Common translation terms explained
As a client, it’s good to be familiar with the most central terms related to translation if you want to have a better understanding of the translation process. In this article, we explain some of the most common terms and concepts used in the translation industry.
Translation, proofreading and translator’s review
The translation process at Navitep consists of three stages, and two language experts participate in it. When the translator has finished translating the text, it is proofread by a native speaker. This way we can ensure the translation’s high quality. The final stage is the so-called translator’s review. When the text has been proofread, the original translator reviews the changes made by the proofreader and either accepts or rejects them. The translator has the ultimate responsibility for the text, because they are more familiar with the subject than the proofreader. The translator can benefit from the translator’s review, because it offers an opportunity to develop their translation skills based on the feedback.
SEO and localisation
In addition to translation services, Navitep offers SEO and localisation services. SEO (Search Engine Optimisation) refers to a service in which the online visibility of a text is improved. In such projects, a translator skilled in SEO is selected for the job. A text that has been optimized for search engines contains so-called keywords or phrases, among other things, that improve the ranking of the article in search results. Besides knowing the target language perfectly, the person doing the SEO must be familiar with the related internet culture to be able to choose words that people use in their online searches.
Localisation in general refers to the adaptation of, e.g. a website, software or product to the target language so that, in addition to the translation, other cultural factors are also taken into consideration. It is important that the translator chosen for the task knows the target culture and knows, for example, how to address customers and how to persuade them to buy the company’s products.
Translation memory and term base
There are two central terms regarding the translation software used by today’s professionals: translation memory and term base. It’s good to know what these two terms mean and what their difference is, because they affect the estimated turnaround time, among other things.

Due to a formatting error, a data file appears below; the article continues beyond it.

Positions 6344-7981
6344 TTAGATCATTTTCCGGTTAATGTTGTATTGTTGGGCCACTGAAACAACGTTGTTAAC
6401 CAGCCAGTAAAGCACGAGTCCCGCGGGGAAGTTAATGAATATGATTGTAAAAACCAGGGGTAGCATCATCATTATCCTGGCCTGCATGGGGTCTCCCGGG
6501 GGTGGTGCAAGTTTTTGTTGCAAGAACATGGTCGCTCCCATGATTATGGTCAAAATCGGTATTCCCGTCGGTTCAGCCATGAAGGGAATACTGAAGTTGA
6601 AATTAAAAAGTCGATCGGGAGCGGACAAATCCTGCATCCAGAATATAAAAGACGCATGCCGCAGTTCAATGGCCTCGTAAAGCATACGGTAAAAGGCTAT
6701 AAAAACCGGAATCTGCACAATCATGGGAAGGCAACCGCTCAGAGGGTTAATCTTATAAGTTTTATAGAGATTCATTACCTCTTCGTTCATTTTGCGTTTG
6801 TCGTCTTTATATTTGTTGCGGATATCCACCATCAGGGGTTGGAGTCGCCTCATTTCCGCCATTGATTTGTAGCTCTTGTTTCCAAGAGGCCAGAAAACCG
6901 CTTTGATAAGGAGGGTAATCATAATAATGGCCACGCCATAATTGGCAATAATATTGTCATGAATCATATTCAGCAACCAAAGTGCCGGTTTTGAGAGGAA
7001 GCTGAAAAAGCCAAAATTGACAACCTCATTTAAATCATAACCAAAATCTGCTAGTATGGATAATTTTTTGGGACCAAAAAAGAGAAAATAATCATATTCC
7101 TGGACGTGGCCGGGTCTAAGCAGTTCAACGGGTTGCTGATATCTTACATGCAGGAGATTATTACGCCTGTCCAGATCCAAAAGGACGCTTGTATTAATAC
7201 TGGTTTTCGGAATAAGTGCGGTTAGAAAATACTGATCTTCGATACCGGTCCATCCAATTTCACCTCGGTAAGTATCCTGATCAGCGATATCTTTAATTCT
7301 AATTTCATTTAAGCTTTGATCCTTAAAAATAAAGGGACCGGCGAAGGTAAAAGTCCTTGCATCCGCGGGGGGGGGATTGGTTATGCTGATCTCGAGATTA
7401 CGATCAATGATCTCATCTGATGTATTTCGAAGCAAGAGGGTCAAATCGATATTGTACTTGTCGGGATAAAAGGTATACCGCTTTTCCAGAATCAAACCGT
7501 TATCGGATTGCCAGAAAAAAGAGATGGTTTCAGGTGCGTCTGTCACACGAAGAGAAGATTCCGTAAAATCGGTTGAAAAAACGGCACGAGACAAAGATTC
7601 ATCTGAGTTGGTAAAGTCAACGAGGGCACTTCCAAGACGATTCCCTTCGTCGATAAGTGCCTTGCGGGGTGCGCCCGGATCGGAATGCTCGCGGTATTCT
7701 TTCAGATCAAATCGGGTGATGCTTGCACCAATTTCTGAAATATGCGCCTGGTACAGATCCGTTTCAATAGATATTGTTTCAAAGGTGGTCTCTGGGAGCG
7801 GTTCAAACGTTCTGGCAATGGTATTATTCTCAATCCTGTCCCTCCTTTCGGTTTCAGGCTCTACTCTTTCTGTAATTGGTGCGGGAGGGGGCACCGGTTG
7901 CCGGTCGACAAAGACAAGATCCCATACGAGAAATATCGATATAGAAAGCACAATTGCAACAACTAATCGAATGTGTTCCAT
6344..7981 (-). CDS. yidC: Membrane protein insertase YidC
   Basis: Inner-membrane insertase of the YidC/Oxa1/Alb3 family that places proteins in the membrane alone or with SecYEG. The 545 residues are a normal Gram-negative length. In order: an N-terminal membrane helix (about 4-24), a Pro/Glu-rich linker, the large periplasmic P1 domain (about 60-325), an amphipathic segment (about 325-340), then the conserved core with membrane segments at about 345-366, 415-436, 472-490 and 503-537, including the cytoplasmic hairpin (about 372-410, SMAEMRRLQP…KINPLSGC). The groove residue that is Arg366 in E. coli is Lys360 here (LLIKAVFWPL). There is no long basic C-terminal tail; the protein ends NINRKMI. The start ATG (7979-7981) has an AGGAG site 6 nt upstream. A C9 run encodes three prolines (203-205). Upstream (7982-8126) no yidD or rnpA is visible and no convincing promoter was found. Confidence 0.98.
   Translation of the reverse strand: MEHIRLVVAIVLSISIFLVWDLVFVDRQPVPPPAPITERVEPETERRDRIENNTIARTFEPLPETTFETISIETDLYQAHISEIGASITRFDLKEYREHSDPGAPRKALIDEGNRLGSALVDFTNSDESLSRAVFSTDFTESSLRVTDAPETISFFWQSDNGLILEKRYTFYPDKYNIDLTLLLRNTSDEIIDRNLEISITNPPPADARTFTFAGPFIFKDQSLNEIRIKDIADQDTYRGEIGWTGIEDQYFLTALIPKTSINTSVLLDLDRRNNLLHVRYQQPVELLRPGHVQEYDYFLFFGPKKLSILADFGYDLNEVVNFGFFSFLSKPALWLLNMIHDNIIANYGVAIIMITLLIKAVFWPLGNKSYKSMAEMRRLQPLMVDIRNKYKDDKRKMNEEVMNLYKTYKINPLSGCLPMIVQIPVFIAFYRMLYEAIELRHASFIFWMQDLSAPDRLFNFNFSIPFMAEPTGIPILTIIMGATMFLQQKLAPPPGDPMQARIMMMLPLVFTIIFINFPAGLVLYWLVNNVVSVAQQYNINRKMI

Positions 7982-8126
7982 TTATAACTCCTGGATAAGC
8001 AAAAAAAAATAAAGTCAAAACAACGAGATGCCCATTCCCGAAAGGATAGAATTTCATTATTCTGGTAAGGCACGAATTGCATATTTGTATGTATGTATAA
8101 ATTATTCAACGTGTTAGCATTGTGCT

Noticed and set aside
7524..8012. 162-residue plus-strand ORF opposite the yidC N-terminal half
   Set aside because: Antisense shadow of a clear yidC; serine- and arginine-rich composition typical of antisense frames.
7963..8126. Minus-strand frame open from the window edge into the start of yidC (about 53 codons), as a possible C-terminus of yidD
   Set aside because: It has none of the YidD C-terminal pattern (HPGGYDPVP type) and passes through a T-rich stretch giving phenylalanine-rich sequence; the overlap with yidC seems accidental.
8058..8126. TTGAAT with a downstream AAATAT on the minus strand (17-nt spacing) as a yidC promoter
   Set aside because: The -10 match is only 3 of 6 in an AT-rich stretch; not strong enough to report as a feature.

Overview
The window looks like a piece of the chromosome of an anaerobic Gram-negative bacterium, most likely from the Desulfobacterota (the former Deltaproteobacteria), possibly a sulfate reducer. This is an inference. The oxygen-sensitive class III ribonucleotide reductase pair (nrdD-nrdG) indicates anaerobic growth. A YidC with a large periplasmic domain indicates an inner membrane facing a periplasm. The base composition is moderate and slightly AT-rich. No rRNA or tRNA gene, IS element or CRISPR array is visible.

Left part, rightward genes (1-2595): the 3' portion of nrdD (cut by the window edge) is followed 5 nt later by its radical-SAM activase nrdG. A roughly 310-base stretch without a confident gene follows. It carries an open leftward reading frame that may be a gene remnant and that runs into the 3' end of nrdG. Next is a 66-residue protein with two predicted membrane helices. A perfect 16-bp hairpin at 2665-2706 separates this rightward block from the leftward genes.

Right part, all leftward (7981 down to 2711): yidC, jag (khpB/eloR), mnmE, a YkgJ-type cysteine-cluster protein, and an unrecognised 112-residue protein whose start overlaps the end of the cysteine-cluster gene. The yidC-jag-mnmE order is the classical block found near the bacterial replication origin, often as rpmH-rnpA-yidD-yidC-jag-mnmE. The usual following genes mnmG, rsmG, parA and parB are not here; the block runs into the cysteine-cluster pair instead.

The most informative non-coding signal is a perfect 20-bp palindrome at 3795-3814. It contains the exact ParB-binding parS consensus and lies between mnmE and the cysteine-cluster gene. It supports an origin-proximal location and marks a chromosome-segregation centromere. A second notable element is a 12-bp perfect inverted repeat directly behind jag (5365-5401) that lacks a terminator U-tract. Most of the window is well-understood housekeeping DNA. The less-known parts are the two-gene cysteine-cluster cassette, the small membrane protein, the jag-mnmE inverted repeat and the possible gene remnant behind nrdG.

Translation memory (TM) consists of the client’s previous translations. The translation jobs ordered by the client are saved in the translation memory, and when the client orders a new translation, parts of the new texts might already be in the memory, which facilitates the translator’s job, also affecting the pricing of the new translation. With every new translation, the number of words and repetitions within the text are counted and the text is compared with the translation memory. The discounts are based on how many identical or partly identical parts there are in the texts.
Term base (TB) refers to a list of words compiled by the client, which can be used to ensure consistent use of terms in the client’s texts. Alternatively, we can compile the term base for the client and the client can then check and accept it so it can be used in their future translations.
Estimated turnaround time
The estimated turnaround time for a translation is based on the estimated number of words a professional translator can translate per day ‒ about 2,000, while a proofreader is expected to be able to read 8,000 words per day. Depending on the urgency of the project, a sizable project can be split between two or more translators. This is made possible by our cloud-based system, in which the project as well as the resources are simultaneously available to all translators. Additional factors affecting the turnaround time are the contents of the text, the translation memory, and the possible term base. If the subject matter is difficult or if it consists of only a list of terms, the number of words translated per day might be smaller.
Machine translation and post-editing
Translation technology is constantly being developed and various AI-based translation technologies are becoming more common. Here at Navitep we are also working on implementing machine translation, and in the future our plan is to implement neural machine translation in our translations. When the system has produced a translation, the translator’s job is to post-edit the text, i.e. to make the needed amendments to it. Machine translation is useful especially with big translation projects, because it speeds up the process. It’s good to note, however, that machine translation is not the best option for all kinds of text. You can read more on the topic in this article.
Is there anything about the translation process that you’d like us to clarify? Leave a comment or contact us at firstname.lastname@example.org.